Mirra SS, Heyman A, McKeel D, Sumi SM, Crain BJ, Brownlee LM, Vogel FS, Hughes JP, van Belle G, Berg L (1991) The consortium to establish a registry for Alzheimer's disease (CERAD). Part II. Standardization of the neuropathologic assessment of Alzheimer's disease. Neurology 41:479–486
Mojsilovic-Petrovic J, Jeong GB, Crocker A, Arneja A, David S, Russell DS, Kalb RG (2006) Protecting motor neurons from toxic insult by antagonism of adenosine A2a and Trk receptors. J Neurosci 26:9250–9263. https://doi.org/10.1523/JNEUROSCI.1856-06.2006
Mojsilovic-Petrovic J, Nedelsky N, Boccitto M, Mano I, Georgiades SN, Zhou W, Liu Y, Neve RL, Taylor JP, Driscoll M et al (2009) FOXO3a is broadly neuroprotective in vitro and in vivo against insults implicated in motor neuron diseases. J Neurosci 29:8236–8247. https://doi.org/10.1523/JNEUROSCI.1805-09.2009
Moroni F, Meli E, Peruginelli F, Chiarugi A, Cozzi A, Picca R, Romagnoli P, Pellicciari R, Pellegrini-Giampietro DE (2001) Poly(ADP-ribose) polymerase inhibitors attenuate necrotic but not apoptotic neuronal death in experimental models of cerebral ischemia. Cell Death Differ 8:921–932. https://doi.org/10.1038/sj.cdd.4400884
Morris JC, Heyman A, Mohs RC, Hughes JP, van Belle G, Fillenbaum G, Mellits ED, Clark C (1989) The consortium to establish a registry for Alzheimer's disease (CERAD). Part I. Clinical and neuropsychological assessment of Alzheimer's disease. Neurology 39:1159–1165
Naumann M, Pal A, Goswami A, Lojewski X, Japtok J, Vehlow A, Naujock M, Gunther R, Jin M, Stanslowsky N et al (2018) Impaired DNA damage response signaling by FUS-NLS mutations leads to neurodegeneration and FUS aggregate formation. Nat Commun 9:335. https://doi.org/10.1038/s41467-017-02299-1
Nefussy B, Drory VE (2010) Moving toward a predictive and personalized clinical approach in amyotrophic lateral sclerosis: novel developments and future directions in diagnosis, genetics, pathogenesis and therapies. EPMA J 1:329–341. https://doi.org/10.1007/s13167-010-0027-0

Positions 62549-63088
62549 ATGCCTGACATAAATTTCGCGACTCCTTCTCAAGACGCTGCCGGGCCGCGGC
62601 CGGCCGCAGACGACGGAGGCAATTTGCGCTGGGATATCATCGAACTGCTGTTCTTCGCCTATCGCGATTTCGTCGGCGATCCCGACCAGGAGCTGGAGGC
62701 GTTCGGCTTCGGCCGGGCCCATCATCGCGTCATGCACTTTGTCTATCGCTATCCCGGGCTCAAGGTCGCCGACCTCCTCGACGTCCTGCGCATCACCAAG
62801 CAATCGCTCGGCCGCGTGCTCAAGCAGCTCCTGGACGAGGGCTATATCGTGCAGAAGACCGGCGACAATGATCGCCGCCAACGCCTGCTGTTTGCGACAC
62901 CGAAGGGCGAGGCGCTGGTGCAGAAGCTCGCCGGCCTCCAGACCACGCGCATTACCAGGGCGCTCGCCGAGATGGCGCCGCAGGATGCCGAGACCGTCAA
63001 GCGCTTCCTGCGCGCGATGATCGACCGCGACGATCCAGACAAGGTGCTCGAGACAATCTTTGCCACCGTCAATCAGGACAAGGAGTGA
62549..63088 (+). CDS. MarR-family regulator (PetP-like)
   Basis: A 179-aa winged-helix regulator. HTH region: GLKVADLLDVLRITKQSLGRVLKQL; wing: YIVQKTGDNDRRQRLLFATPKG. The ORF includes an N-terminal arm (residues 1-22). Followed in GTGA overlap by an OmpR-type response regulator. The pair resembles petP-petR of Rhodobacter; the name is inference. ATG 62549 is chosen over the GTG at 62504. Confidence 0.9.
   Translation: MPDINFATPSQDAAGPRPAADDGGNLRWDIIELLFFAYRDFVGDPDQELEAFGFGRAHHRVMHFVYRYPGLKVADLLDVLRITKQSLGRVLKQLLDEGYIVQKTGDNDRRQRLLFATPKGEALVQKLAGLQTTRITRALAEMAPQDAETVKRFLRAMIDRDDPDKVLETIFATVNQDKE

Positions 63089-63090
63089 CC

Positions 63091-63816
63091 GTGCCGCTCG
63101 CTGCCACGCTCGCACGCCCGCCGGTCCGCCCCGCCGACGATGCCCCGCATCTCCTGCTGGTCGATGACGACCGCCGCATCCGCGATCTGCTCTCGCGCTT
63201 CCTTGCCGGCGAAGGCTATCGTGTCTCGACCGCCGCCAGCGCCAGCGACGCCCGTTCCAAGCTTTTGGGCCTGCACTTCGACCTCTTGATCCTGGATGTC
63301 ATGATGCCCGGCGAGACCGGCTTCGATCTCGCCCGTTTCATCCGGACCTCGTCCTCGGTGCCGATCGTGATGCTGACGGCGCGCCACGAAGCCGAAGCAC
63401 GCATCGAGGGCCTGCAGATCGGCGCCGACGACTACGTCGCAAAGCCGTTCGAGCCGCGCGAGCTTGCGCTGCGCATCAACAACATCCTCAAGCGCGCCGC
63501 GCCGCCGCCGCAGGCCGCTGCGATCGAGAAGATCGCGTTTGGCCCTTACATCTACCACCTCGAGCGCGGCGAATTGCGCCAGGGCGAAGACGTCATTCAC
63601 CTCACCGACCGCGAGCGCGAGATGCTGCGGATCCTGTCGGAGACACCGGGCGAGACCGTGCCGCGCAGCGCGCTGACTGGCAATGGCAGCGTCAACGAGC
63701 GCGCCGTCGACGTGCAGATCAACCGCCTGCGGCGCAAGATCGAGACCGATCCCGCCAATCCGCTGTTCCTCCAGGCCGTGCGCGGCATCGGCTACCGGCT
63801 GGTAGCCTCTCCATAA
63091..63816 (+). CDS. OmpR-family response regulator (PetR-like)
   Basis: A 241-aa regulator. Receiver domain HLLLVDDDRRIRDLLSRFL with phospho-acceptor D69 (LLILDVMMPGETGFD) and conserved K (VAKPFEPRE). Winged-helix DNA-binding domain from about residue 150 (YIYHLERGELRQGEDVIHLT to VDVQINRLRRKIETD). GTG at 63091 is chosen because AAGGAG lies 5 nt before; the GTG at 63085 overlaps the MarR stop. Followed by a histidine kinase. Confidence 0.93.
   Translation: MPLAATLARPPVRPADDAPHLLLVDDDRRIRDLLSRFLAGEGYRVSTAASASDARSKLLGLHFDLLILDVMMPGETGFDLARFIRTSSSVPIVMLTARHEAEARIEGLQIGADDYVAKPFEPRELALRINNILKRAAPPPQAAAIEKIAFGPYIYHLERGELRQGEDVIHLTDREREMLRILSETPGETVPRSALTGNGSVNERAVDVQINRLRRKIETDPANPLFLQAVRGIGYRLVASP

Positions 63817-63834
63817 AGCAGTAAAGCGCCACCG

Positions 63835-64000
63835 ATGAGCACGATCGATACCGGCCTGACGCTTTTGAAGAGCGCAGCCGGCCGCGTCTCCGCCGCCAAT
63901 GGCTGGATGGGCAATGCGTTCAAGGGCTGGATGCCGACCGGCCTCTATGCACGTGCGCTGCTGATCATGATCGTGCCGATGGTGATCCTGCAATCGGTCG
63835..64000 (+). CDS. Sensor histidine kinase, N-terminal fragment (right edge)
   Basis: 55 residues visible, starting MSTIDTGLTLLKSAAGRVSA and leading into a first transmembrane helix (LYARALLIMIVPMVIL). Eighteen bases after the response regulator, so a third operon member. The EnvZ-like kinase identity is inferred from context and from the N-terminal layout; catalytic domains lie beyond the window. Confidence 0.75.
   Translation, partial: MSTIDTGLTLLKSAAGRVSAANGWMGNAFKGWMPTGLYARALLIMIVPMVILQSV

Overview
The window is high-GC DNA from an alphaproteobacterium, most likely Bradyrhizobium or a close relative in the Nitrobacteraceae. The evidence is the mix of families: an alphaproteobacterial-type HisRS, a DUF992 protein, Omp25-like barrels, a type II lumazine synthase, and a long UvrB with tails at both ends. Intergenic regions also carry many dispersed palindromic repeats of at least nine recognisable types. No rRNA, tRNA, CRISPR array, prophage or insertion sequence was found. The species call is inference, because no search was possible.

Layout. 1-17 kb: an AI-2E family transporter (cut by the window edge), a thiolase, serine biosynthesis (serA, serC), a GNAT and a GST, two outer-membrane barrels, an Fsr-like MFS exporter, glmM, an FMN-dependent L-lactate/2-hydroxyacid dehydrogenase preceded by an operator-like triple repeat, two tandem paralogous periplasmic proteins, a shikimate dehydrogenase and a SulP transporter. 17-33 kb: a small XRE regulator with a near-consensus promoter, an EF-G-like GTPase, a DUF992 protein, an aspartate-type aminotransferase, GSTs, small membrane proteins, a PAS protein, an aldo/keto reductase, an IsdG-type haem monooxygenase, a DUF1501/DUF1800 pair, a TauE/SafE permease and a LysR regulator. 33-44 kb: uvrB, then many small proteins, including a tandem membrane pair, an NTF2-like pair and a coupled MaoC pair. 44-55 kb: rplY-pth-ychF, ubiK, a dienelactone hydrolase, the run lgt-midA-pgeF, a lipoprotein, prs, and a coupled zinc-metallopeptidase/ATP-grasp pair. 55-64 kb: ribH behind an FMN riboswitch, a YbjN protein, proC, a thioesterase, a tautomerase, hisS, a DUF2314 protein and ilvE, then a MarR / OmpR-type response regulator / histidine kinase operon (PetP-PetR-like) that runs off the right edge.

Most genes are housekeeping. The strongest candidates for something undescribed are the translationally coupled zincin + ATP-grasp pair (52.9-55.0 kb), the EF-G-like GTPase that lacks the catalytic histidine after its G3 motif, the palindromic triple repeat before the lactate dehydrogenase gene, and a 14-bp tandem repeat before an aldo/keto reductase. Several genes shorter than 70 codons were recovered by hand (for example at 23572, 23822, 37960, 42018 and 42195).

Neumann M, Kwong LK, Lee EB, Kremmer E, Flatley A, Xu Y, Forman MS, Troost D, Kretzschmar HA, Trojanowski JQ et al (2009) Phosphorylation of S409/410 of TDP-43 is a consistent feature in all sporadic and familial forms of TDP-43 proteinopathies. Acta Neuropathol 117:137–149. https://doi.org/10.1007/s00401-008-0477-9
Neumann M, Kwong LK, Truax AC, Vanmassenhove B, Kretzschmar HA, Van Deerlin VM, Clark CM, Grossman M, Miller BL, Trojanowski JQ et al (2007) TDP-43-positive white matter pathology in frontotemporal lobar degeneration with ubiquitin-positive inclusions. J Neuropathol Exp Neurol 66:177–183. https://doi.org/10.1097/01.jnen.0000248554.45456.58
Neumann M, Sampathu DM, Kwong LK, Truax AC, Micsenyi MC, Chou TT, Bruce J, Schuck T, Grossman M, Clark CM et al (2006) Ubiquitinated TDP-43 in frontotemporal lobar degeneration and amyotrophic lateral sclerosis. Science 314:130–133. https://doi.org/10.1126/science.1134108
Oliver PL, Finelli MJ, Edwards B, Bitoun E, Butts DL, Becker EB, Cheeseman MT, Davies B, Davies KE (2011) Oxr1 is essential for protection against oxidative stress-induced neurodegeneration. PLoS Genet 7:e1002338. https://doi.org/10.1371/journal.pgen.1002338
Park EM, Cho S, Frys K, Racchumi G, Zhou P, Anrather J, Iadecola C (2004) Interaction between inducible nitric oxide synthase and poly(ADP-ribose) polymerase in focal ischemic brain injury. Stroke 35:2896–2901. https://doi.org/10.1161/01.STR.0000147042.53659.6c
Petrov D, Mansfield C, Moussy A, Hermine O (2017) ALS clinical trials review: 20 years of failure. Are we any closer to registering a new treatment? Front Aging Neurosci 9:68. https://doi.org/10.3389/fnagi.2017.00068
Renton AE, Majounie E, Waite A, Simon-Sanchez J, Rollinson S, Gibbs JR, Schymick JC, Laaksovirta H, van Swieten JC, Myllykangas L et al (2011) A hexanucleotide repeat expansion in C9ORF72 is the cause of chromosome 9p21-linked ALS-FTD. Neuron 72:257–268. https://doi.org/10.1016/j.neuron.2011.09.010
Rosen DR, Siddique T, Patterson D, Figlewicz DA, Sapp P, Hentati A, Donaldson D, Goto J, O'Regan JP, Deng HX et al (1993) Mutations in cu/Zn superoxide dismutase gene are associated with familial amyotrophic lateral sclerosis. Nature 362:59–62. https://doi.org/10.1038/362059a0